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A Great Human Reality

Normally, if people come across a fugitive, a wanderer or a stranger, they kill him. The radical change occurs the day when such a person is received as a guest and as someone sent by God. This radical change can be observed, in particular, in the two great civilizations from which our own originates: the Greek civilization and the Semitic one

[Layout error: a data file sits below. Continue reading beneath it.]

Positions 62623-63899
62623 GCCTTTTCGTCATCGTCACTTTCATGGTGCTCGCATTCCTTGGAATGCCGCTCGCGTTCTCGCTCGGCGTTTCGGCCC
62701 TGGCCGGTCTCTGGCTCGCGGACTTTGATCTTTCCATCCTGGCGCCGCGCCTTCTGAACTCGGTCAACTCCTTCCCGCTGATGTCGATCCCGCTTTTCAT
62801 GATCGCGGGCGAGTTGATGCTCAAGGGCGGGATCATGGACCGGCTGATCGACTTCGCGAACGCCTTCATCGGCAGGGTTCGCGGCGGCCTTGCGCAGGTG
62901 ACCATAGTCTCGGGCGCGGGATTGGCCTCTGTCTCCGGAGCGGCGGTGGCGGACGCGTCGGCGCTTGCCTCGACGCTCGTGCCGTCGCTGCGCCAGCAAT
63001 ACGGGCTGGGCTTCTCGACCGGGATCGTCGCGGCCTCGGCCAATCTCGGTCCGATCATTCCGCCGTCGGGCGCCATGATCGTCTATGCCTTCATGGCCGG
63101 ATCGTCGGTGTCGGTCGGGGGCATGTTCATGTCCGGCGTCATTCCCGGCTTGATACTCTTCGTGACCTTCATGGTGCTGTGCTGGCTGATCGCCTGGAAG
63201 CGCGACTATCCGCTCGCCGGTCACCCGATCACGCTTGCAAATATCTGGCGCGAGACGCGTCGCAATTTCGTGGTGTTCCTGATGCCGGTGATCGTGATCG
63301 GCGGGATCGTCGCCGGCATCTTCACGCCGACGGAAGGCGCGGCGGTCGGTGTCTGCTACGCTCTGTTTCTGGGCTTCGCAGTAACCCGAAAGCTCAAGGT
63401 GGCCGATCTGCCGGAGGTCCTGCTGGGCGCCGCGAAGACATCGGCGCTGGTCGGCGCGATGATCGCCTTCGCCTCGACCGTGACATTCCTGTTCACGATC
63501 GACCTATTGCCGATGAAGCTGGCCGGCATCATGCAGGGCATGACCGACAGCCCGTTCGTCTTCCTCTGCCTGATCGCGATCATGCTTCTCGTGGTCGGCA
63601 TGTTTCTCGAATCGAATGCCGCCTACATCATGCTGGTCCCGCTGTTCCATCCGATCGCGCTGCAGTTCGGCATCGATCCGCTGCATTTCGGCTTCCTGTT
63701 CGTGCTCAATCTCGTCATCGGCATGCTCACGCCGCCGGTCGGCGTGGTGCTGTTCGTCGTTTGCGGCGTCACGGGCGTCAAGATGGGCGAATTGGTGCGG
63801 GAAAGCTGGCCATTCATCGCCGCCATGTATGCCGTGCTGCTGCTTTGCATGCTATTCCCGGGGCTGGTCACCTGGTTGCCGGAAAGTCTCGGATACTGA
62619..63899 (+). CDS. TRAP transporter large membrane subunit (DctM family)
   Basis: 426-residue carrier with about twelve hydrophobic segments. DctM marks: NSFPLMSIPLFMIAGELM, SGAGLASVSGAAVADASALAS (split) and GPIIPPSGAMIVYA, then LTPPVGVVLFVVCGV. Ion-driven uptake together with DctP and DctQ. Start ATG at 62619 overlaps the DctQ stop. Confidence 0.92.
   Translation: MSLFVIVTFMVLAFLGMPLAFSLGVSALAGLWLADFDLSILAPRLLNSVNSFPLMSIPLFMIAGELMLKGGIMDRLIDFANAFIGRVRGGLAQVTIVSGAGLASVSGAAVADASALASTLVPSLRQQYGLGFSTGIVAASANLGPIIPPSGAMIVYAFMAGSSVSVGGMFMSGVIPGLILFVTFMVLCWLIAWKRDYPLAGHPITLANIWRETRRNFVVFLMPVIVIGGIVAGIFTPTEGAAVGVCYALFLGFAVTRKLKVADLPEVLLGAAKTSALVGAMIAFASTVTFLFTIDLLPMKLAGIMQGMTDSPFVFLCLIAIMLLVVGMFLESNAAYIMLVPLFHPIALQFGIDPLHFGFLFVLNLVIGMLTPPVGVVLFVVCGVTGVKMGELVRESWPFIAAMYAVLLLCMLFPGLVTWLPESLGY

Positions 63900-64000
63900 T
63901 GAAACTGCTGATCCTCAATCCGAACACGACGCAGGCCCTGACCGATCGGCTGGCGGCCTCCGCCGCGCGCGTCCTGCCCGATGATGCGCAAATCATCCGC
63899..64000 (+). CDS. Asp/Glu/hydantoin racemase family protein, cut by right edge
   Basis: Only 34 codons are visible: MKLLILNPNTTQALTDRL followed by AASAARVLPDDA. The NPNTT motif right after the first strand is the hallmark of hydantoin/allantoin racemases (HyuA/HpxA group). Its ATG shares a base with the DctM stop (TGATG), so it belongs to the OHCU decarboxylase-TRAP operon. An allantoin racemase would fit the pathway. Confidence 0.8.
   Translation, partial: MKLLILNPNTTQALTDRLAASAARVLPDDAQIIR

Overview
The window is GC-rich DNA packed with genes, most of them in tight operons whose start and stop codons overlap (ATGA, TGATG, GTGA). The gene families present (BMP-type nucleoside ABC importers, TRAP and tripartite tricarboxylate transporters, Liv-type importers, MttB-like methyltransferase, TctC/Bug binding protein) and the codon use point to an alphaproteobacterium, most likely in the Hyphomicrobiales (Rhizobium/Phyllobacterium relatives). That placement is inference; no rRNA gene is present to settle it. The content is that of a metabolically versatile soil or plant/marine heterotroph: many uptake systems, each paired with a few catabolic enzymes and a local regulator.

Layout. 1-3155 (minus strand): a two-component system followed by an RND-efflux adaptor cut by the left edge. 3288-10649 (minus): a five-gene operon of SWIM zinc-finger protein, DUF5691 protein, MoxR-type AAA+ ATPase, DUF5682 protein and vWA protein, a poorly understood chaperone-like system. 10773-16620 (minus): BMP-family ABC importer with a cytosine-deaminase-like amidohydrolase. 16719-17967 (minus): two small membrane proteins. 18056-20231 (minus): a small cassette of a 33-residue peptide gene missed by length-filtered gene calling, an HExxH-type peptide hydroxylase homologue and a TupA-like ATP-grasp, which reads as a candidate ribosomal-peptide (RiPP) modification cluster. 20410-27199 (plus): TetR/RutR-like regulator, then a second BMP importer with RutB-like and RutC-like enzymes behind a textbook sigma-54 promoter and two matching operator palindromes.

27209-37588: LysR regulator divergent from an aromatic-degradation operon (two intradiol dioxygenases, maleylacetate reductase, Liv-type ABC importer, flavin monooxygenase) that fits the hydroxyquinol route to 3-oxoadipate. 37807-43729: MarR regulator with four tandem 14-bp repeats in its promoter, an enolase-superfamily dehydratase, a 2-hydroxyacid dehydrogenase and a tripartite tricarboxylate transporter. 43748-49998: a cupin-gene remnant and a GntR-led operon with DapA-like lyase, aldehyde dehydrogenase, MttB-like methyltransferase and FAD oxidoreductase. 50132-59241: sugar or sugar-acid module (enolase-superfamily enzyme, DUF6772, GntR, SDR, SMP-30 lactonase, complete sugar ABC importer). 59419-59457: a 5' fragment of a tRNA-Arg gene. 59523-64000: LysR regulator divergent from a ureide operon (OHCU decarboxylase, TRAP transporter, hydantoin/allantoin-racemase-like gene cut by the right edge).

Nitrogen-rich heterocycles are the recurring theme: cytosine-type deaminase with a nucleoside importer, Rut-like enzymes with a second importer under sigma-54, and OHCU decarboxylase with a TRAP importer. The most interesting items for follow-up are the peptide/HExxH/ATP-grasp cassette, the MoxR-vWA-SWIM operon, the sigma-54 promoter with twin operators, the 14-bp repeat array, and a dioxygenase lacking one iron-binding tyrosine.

[This article is published in Oasis no. 24. To read all the contents buy a copy or subscribe] Hospitality is, first of all, a great human reality. The Greeks saw in it one of the principal features of a civilised people; and it may be said, in a certain sense, that in their eyes what used to characterise the degree of civilization in a people or race was their conception of hospitality. One can understand just what an achievement hospitality is if one remembers a surprising linguistic fact, namely, that in many languages, the same root serves to indicate both “guest” and “enemy”. In other words, underpinning these two categories, there is that still undifferentiated reality that is the alien. The alien – the one who does not belong to the race or the biological or sociological unity – can be considered in two ways: as an enemy or as a guest. And it may be said that civilization took a decisive step, perhaps the decisive step, the day the alien, the enemy, became the guest. That is to say, the day when the human community came into being. Up until then, there were human species at war with each other in the primordial forest just like the animal species; but the day one recognises in the alien a guest, so that the alien, instead of being devoted to execration, is clothed with singular dignity, it may well be said that on that day something has changed in the world. [This article is published in Oasis no. 24. To read all the contents buy a copy or subscribe]

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